Playing with Legos seems like such a simple thing, yet it has held the interest of countless amateur “brickmasters” around the world for years. I got a glimmer of why this might be in reading this quote from Harmutt Esslinger, founder and CEO of FrogDesign Inc., which appeared in Fast Company (12/07): "In a sense, playing with Legos is a lot like designing: The process is slow and requires focus. A joint is missing here or there. You make mistakes. So you try something else, and that leads you to a different form, a different connection, a new discovery."
You may have noticed that Lego was in the news recently for disallowing a teenager’s Lego-brick video tribute to Spinal Tap to be seen in a new Spinal Tap concert DVD. (“The tone wasn’t appropriate for our target audience of kids 6 to 12,” said a Lego spokesperson, much to Harry Shearer’s dismay.) A more recent business profile of Lego in The New York Times by Nelson Schwartz put a cooler spin on the private company, which has had an unprecedented long run in the “imagination-oriented” play world.
Back about five years ago, though, Lego was faltering and it was time for a changeup, both in the company’s product lines and its marketing. In 2004, a new CEO was brought into the Danish company and Lego has since bounced back by becoming both more cost conscious and more daring in its product lines, expanding into Hollywood-themed Lego sets such as Indiana Jones and Star Wars and exploring board games, Web virtual reality systems (kids can build toys from virtual bricks), video games, and a Lego-themed live-action/animated film. (Sorry, no Spinal Tap music planned for the soundtrack.)
A few highlights from the Times profile:
- Lego was founded in 1932 on the principle of “play well,” or “leg godt” in Danish.
- As Lego becomes more bottom-line oriented, toy designers are now encouraged to re-use parts and molds (there used to be more than 13,000 different bricks molds used just one time). A bracing quote from Paal Smith-Meyer, head of Lego’s new business group: “You have to design for Lego. If you want to design for yourself, go be an artist.”
- Andrew Becraft, a tech writer at Microsoft, created the Brothers Brick blog which pulls in 125,000 unique visitors a month. “There’s a huge community of people that treat Lego as an art form rather than just a toy,” says Becraft.
- Close to 1 million people worldwide attended Lego conventions and events in the first seven months of 2009.
These legions of grown-up Lego fans are driving sales of, among other things, architect-designed models of Frank Lloyd Wright’s Guggenheim Museum and famous Fallingwater house. (I wonder how long it takes to construct those
Lego models? Speaking of which, click here to see an entire two-story house made out of Legos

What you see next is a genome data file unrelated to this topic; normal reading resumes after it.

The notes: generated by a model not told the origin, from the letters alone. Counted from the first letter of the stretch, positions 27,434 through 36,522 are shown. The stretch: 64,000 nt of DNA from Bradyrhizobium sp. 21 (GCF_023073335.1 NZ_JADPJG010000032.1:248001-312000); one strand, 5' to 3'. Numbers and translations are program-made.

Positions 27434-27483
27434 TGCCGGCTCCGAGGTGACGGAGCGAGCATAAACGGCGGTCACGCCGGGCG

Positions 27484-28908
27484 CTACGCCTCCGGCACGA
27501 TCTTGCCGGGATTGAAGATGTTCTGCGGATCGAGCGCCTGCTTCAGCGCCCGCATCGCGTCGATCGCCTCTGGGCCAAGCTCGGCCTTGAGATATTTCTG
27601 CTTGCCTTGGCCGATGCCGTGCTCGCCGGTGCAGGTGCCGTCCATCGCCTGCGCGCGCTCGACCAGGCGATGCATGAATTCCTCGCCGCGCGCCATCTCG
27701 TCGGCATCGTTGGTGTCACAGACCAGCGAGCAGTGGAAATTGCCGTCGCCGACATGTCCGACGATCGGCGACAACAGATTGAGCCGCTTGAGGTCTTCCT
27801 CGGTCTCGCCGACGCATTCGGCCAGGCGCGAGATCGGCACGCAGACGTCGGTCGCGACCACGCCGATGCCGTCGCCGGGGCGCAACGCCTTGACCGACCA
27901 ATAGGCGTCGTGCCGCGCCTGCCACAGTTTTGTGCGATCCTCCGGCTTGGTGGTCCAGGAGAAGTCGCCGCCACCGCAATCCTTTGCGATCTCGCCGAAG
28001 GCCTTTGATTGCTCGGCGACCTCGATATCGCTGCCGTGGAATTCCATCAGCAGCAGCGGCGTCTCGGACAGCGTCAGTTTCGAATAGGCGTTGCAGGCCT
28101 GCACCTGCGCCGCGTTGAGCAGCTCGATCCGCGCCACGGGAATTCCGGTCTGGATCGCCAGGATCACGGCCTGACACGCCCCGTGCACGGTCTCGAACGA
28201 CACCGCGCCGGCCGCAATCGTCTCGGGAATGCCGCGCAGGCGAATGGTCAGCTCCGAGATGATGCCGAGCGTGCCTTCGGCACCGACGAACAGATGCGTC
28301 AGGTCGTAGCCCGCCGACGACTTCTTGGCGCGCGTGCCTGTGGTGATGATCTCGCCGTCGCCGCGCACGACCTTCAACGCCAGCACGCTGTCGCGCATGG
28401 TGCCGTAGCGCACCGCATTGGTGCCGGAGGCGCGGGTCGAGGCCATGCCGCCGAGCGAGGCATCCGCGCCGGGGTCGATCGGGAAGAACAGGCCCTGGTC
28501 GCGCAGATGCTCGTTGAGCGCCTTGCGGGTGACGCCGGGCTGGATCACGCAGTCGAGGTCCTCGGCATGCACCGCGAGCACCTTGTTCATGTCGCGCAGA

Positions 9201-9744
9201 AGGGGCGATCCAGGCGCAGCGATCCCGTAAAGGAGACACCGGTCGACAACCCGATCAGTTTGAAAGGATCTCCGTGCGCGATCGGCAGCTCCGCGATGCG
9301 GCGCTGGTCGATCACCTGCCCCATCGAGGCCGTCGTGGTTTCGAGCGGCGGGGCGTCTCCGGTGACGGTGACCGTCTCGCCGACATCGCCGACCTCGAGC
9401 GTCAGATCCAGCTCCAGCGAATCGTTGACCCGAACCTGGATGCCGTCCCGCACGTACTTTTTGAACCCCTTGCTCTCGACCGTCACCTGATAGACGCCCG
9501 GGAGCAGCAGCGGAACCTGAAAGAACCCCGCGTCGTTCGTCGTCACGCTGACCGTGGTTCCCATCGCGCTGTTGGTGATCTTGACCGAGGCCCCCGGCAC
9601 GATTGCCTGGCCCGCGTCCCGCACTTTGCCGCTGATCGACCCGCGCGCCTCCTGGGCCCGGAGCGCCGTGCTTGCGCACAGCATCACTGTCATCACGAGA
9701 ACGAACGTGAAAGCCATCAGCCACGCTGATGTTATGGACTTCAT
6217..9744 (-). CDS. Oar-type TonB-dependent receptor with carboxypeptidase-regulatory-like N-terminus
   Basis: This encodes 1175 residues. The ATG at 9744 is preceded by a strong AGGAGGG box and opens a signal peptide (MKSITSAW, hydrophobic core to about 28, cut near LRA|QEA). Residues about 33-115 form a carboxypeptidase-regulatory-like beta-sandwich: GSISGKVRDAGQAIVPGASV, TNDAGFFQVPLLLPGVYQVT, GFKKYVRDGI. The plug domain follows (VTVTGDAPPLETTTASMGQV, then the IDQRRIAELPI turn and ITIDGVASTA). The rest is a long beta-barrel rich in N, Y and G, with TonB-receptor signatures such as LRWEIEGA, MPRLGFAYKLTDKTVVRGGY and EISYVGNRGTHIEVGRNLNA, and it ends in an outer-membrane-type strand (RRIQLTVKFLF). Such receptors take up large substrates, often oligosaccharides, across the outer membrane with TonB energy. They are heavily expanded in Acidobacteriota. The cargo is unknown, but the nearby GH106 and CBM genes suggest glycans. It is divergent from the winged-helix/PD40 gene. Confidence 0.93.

, which when completed will have a fully plumbed Lego loo, bath and giant [uncomfortable] bed.)
The most interesting thing to me about Lego
is the way it has invited the public to help design its products. The company has long been out in front of the open source design movement, recruiting its adult fans as “ambassadors” and “certified professionals,” the latter an elite group of Lego hobbyists who’ve made their obsession with Lego building a full or part-time profession. (That’s Manhattan-based “certified professional” Nathan Sawaya’s yellow lego figure above. Check out the rest of his amazing art gallery @ http://www.brickartist.com/lego-art/yellow.html
The unpaid group of fans deemed “Ambassadors” are expected to exemplify building proficiency, enthusiasm, and professionalism towards the public, other fans, and Lego. In exchange for all their contributions to the worldwide Lego online communities, writing articles for publication, and presenting Lego building subject matter at events and conferences, these Ambassadors get pre-launch access to new Lego products, invitations to participate in top-secret projects and Lego marketing events, and their name listed on the official Lego website.
Lego has smartly harnessed all this free enthusiasm by actually making it “exclusive” to become an Ambassador
. The current Lego Ambassador program has only 40 members from 22 different countries, and their term lasts one year. Lego won’t say when the application cycle starts for next year—you have to monitor their website and then arrange to be nominated by your local Lego group.
Is it worth all the effort? If you’re a Brickhead, probably. If you’re Lego—definitely.
1. If you want to see Lego hobbyists in action, and you’re near Seattle on October 3, check out BrickCon ’09
(about 240 exhibitors, with 7,000 attendees).
2. For those really into design techniques, don’t miss this appreciative essay
by Frog Design’s Nick de la Mare on how Lego’s packaging and instructions are wonderfully designed to be as simple and clear as possible (posted on Creativity
No related posts, but check around GlimmerSite for lots of other interesting articles.